CS452 - Real-Time Programming - Winter 2016

Lecture 27 - Reservations, Pathologies.

Public Service Annoucements

  1. Train Control I demo on Friday, 11 March.
  2. The exam will start at 12.30, April 19, 2016 and finish at 15.00, 20 April 2016.

Multi-Train Control

By the next milestone you will be able to control two trains at the same time.

Sensor Attribution

Route Finding and Following

Collision Avoidance


Collision avoidance is the goal. We want a policy that controls how the track server gives out track, and how the train uses the track that it gets. The policy should have two properties.

  1. Its should be easy to prove to yourself that the policy prevents collisions.
  2. The policy should be easy to implement, taking into account the real properties of the trains and the track.

Here is an example of a typical policy.

  1. The server ensures that all parts of the track have exactly one owner, where the server is a possible owner.
  2. A train may only occupy track that it owns.
  3. A train can only operate on track it owns. In practice, "operate on" means "switching turn-outs".
  4. Track should be returned to the track server as soon as a train leaves it.
  5. To avoid leapfrog deadlocks, all the track owned by a train must be contiguous.


Somebody has been doing something right for over a century. The answer is reservations.

Two Level Train Control

The two levels are completely independent of one another. The upper level determines which track is given to trains; the lower level is a set of rules that a train driver must obey when driving.

Upper Level

Here's roughly how things are done on track subject to centralized traffic control.

  1. Train asks dispatcher for a route.
  2. Dispatcher provides a route that he/she expects to be conflict free.
  3. Train follows the route, reporting back to the dispatcher as landmarks (sensors) are passed.

Lower Level

The lower level is also communicated by the coloured lights. In cases of conflict between the upper and lower levels, the lower level overrides the upper level.

Something Essential that You Must Do

Design your reservation system before coding it.

Before coding your reservation system work it out on paper and make sure that it works for all the generic cases you can think of

  1. One train following another
  2. Two trains on a collision course
  3. Short routes with much switching
  4. Single point failures.

There are one or more switches in the path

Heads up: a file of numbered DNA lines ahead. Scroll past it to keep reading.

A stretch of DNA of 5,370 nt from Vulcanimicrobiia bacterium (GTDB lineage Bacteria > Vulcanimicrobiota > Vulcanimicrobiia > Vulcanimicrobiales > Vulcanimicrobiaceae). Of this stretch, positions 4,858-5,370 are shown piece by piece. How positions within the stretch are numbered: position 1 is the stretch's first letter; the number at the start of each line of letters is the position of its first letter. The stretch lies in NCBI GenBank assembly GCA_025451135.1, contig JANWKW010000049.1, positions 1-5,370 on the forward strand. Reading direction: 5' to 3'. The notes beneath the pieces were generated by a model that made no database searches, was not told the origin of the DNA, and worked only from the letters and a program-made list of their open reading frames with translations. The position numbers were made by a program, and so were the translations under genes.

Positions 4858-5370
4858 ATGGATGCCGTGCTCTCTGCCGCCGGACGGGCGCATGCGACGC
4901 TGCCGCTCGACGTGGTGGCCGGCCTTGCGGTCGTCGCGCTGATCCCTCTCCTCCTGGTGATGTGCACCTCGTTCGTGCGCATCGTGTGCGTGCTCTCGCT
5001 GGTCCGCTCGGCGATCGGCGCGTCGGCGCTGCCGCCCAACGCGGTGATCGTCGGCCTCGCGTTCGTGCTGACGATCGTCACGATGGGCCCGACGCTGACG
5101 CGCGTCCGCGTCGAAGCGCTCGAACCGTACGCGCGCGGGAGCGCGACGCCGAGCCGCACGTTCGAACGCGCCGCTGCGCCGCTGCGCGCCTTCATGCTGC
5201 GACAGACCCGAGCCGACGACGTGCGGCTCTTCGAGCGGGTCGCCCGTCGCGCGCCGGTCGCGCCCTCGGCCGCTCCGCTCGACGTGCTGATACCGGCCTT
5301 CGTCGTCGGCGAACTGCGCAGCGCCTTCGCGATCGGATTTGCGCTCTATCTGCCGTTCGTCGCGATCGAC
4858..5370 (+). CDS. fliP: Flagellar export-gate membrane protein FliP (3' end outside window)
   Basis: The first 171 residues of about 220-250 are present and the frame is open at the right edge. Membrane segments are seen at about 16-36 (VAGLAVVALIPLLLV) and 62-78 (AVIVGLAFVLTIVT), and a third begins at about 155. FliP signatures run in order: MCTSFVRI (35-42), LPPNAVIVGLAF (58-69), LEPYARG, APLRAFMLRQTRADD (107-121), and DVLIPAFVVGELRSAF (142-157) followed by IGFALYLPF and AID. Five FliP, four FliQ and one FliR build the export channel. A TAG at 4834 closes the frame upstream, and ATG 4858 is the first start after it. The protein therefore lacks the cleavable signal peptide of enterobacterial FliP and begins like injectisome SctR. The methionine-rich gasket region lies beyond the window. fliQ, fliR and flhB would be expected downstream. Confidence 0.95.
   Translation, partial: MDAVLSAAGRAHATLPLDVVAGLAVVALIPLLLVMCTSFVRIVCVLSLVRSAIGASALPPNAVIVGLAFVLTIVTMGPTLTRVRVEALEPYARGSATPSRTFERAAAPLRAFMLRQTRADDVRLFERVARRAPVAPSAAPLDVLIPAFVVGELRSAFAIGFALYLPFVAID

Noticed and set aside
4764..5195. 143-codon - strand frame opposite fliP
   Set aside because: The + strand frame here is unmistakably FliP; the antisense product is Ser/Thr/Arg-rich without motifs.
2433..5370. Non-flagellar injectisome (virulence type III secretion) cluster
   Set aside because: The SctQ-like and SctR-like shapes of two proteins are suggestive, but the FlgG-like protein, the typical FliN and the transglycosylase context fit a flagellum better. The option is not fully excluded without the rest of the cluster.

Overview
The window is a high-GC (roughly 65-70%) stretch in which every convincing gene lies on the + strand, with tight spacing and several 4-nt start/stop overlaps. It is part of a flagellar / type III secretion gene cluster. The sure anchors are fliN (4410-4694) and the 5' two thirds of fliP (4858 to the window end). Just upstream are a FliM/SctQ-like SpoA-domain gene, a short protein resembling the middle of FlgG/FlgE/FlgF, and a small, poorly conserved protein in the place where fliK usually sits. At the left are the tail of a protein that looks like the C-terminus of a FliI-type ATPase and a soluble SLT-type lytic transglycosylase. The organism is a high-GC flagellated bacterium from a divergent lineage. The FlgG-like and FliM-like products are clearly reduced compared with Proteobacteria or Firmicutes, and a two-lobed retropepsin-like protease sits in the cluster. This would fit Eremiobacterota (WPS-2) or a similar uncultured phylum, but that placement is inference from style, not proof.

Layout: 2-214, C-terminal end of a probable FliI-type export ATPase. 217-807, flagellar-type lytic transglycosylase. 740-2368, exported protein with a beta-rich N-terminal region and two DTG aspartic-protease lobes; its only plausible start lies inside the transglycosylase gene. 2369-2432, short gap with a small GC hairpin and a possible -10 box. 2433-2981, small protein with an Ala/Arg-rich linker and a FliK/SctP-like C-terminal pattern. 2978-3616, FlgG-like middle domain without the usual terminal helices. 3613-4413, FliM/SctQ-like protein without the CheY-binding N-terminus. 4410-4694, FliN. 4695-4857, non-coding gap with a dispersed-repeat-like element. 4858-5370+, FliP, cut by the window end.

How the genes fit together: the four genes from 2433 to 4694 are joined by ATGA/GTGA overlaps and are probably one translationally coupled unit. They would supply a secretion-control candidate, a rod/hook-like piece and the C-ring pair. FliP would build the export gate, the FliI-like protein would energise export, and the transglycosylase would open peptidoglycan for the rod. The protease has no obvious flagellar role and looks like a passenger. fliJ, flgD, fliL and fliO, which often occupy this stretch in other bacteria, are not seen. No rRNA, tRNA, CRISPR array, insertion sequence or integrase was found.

Implementing the policies.

No over-driving

Here is the sequence of events that occurs when a train stops.

  1. The train has enough track to continue driving.
  2. The train decides that it needs more track.
  3. The train requests track, and is turned down.
  4. The train gives a "speed zero" command.
  5. The train slows, stopping one stopping distance from where it gave the sp 0 command.
If the train is to avoid overdriving its track when does step 2 occur?

Operating reserved track

How much must be controlled to ensure that this constraint is respected? Try listing all the things that might go wrong? Are willing to trust the train driver?

Single owner

Something atomic, presumably a server, has to control who has what track.

No leapfrog deadlock

The server can control this. Or the server can be less smart and assume that input from the train is reliable. Then the train driver must be programmed to asked for pieces of track in the right order.

Returning reservations

Based on past history train drivers very commonly make errors when giving back reserved track. But once they have the track it's hard to get it back from them.

In the past students have experimented with timed reservations, where the reservation is reused, like it or not, when its time has expired. Results have not been good. How can a server be sure that a train driver can exit a reservation before a pre-specified time? How can a train driver figure out that it won't leave in time, and if so what can it do?


As we go down this list both pathology detection and the length of the edit-compile-test cycle grow without bound.

1. Deadlock

One or more tasks will never run again. For example

  1. Task sends to itself (local: rest of system keeps running, task itself will never run)
  2. Every task does Receive( ) (global: nothing is running, except possibly the idle task; all tasks are SEND_BL)
  3. Cycle of tasks sending around the cycle. All tasks in the cycle are RCV_BL. (local: other tasks keep running)